The warden sent the summary of the conference to Lansing.  That's where Pat Caruso's office is, she is the Director of the MDOC.  Because the warden's summary excused most of the work rule violations cited, the officers had reason to be hopeful.  Never mind.  Pat Caruso authorized that they all be fired on January 29, 2007.
    On February 7, 2007 all four officers were charged with assault with the intent to cause great bodily harm less murder.
    Injustice happens.  The Michigan Department of State Police document given to each ex-correction officer charged with assault reads, “On August 21, 06 MDOC Internal Affairs investigator John Dama forwarded his investigative report dated 8/2/06 to us.  He sustains the use of excessive force by all four of the named correction officers.  MDOC is proposing termination of the employees.”  This quote is in violation of due process.  The Fourteenth Amendment prohibits the deprivation of liberty or property without due process of law.  Indeed, the contract between the MDOC and corrections officers requires that no decision is made until after disciplinary conferences occur.
    Injustice is bidirectional.  Injustice can occur external to MDOC.  Injustice can occur internal within MDOC.
    Martin Luther King, Jr. said “Injustice anywhere is a threat to justice everywhere.”  He also said, “Life's most persistent and urgent question is, What are you doing for others?”
    Deficits continue in the operations of MDOC that put all employees at risk.  What happened to my wonderful son Joshua Zussman who had urine thrown in his eyes, nose and mouth, who lost his job, his families health insurance, who was accused of assault with intent to cause great bodily harm and has been denied unemployment will happen again.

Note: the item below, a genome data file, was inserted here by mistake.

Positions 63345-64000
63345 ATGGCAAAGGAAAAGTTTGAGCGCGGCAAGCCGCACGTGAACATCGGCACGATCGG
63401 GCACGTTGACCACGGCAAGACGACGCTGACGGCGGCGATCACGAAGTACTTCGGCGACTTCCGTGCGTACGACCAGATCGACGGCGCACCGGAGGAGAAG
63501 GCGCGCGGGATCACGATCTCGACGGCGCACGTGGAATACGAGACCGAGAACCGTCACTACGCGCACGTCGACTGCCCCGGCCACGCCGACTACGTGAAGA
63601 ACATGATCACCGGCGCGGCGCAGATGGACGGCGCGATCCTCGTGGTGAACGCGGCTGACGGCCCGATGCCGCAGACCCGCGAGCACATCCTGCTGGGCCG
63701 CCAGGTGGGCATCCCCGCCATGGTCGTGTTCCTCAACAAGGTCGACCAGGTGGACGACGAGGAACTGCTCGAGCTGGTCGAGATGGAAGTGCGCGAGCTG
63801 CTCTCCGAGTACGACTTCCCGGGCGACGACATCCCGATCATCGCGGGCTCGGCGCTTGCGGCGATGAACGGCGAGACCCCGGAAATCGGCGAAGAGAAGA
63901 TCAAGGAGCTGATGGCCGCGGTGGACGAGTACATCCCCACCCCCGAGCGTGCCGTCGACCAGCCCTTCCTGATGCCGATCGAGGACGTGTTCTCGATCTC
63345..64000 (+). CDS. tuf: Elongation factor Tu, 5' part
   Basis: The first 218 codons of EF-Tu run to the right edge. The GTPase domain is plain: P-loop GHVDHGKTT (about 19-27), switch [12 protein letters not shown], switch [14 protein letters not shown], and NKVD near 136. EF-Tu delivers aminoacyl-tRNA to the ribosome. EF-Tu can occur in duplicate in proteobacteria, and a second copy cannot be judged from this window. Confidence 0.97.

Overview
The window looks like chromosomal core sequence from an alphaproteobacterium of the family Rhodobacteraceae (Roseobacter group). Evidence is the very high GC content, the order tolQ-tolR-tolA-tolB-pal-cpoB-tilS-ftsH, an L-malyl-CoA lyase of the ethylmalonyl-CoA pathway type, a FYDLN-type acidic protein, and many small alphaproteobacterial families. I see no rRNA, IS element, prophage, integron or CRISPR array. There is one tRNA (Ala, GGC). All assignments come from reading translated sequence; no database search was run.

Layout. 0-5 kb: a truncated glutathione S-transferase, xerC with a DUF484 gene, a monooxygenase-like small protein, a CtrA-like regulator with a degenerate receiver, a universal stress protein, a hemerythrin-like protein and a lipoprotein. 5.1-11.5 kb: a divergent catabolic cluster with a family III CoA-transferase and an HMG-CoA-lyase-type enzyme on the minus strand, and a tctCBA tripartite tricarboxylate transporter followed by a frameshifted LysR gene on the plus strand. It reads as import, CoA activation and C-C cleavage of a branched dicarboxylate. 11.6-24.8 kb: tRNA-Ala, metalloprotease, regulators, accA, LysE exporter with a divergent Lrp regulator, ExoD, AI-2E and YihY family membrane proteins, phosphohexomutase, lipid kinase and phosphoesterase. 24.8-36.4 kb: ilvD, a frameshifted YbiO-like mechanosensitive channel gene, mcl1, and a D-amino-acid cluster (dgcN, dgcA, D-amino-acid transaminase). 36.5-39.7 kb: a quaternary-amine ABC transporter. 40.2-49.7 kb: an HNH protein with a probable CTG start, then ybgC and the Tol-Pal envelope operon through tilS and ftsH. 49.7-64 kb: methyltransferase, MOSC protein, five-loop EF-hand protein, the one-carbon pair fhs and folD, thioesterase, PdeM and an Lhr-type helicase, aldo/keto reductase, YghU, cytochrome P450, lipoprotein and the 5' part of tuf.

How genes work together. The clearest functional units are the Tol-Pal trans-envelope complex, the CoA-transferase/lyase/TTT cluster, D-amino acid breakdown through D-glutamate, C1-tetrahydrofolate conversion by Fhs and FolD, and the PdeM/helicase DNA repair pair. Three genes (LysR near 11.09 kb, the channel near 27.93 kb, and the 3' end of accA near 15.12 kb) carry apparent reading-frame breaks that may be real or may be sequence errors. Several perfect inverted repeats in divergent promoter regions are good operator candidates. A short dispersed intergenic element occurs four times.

This article is my attempt “to do for others”.
   
These are some of the deficits in MDOC operations that put employees at risk:

1.    No post orders customized for first ever psych unit at Huron Valley Complex (Mens) opened in November 2004

2.    Post orders were requested regularly by the union, Michigan Corrections Officers, during labor/management meetings

3.    There are still no post orders on the unit.

4.    No safety measures are in place to protect corrections officers from psych unit prisoners who regularly spit and throw urine, both of which may be contaminated with HIV and/or Hepatitis

5.    Psych unit prisoners at Huron Valley Complex (Mens) on psychotropic drugs are regarded as viable witnesses.

6.    Internal Investigators assigned to write reports on alleged work rule violations may not visit the unit on which the incident occurred and yet their report is not challenged.

    I ask you to care.  I will continue to honor my gratefulness for the words of Martin Luther King, Jr. who said “The ultimate tragedy is not the oppression and cruelty by the bad people but the silence over that by the good people.”
    Good people.  Please speak up.  Let your legislators and Governor Jennifer Granholm know that our MDOC corrections officers and employees are at grave risk.  By all means ask Pat Caruso to take responsibility for safety and corruption in her department.  Good luck!!!
    On Friday, May 11 the criminal charges against the four officers were dismissed during the preliminary exam in Washtenaw County.  My son Joshua continues to try to get his job back and to secure unemployment.  The psychiatric staff at Huron Valley Mens has been exemplary in their support.  My son Joshua was voted by his graduating class as the correction officer most people would want to work with.  I am so proud of him.  He will never be the same.  Would you?

Suellen Hozman describes herself as a human being, mother, daughter, grandmother, friend and student of life.  She is an artist, photographer, and writer.
Please visit her website at www.facialvision.com.  Or
have a cup of coffee or tea and conversation with her
at The Caffe in Lopez Bakery or email her at
suellenyh@yahoo.com